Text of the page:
By Rita Pyrillis
Jun. 22, 2015
Another proposed bill requiring employers to offer paid sick leave was reintroduced in Congress earlier this year and supporters expect a battle ahead. But the push for paid sick days is gaining momentum across the country and getting support from a powerful ally — Microsoft Corp.
In March, the tech giant announced in a company blog post that it is requiring its large suppliers to give 15 days of paid time off a year to its full-time employees.
“Like many companies in many industries in the United States, we rely on a wide variety of other companies that supply us with goods and services that reflect their core competencies,” wrote Brad Smith, Microsoft’s general counsel and executive vice president of legal and corporate affairs. “From building maintenance to management consulting and campus security to software localization, we rely on a large group of outside companies to do what they do best. The people who work for our suppliers are critical to our success, and we want them to have the benefit of paid time off.”
About a dozen states have paid leave laws under consideration, according to the National Partnership for Women & Families, which also estimates that 40 percent of private-sector workers lack paid sick days. California, New Jersey and Rhode Island already have laws on the books.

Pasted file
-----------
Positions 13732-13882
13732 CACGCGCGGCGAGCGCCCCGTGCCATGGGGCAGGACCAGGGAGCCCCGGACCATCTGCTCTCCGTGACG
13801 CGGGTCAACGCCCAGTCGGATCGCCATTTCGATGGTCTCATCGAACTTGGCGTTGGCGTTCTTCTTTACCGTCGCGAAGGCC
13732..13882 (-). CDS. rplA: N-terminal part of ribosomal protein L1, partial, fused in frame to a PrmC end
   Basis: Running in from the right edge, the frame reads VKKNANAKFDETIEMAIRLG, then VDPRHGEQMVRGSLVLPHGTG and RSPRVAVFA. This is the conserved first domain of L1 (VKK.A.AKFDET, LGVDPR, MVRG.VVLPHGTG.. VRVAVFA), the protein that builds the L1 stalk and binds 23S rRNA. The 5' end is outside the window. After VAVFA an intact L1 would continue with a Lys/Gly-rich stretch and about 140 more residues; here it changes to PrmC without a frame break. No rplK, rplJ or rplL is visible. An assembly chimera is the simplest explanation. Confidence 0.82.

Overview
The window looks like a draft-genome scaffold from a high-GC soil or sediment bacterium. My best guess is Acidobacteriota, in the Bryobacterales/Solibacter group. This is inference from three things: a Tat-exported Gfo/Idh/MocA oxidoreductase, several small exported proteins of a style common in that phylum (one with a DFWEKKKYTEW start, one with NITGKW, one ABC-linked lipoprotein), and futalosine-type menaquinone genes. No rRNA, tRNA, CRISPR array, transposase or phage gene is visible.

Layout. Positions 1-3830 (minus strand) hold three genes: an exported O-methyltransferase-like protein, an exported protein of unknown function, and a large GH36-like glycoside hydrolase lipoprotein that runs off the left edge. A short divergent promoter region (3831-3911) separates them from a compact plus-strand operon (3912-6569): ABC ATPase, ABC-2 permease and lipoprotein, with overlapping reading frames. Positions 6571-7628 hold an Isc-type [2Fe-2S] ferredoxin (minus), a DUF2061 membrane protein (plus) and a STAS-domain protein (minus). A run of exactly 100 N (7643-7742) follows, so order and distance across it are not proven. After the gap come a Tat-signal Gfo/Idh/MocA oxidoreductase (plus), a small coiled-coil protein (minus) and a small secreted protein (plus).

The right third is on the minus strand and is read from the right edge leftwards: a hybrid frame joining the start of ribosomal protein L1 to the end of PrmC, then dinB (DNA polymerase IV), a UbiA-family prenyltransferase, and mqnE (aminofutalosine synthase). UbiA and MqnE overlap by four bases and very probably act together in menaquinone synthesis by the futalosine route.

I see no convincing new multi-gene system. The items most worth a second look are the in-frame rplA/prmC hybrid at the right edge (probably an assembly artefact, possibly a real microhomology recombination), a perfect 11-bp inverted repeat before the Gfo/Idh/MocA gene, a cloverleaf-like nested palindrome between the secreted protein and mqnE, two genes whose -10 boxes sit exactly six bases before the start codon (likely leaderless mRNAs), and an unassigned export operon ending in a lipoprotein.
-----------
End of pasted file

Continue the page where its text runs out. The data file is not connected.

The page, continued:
In addition, New York, Philadelphia and San Francisco are among more than a dozen cities that have passed paid leave legislation, according to the advocacy group, despite employer pushback.
“Our members strongly opposed in every one of these cases,” said Jack Mozloom, spokesman for the National Federation of Independent Business. “It’s a real expense that some of them cannot absorb. We don’t oppose the benefits, but we oppose the government mandating that every business of every size must be required to provide paid leave. Most of our businesses have fewer than 10 employees.”
The NFIB doesn’t have an official position on Microsoft’s decision, but Mozloom said that company’s decision shows that businesses care about the issue, and those that can afford to will provide the paid leave benefits.
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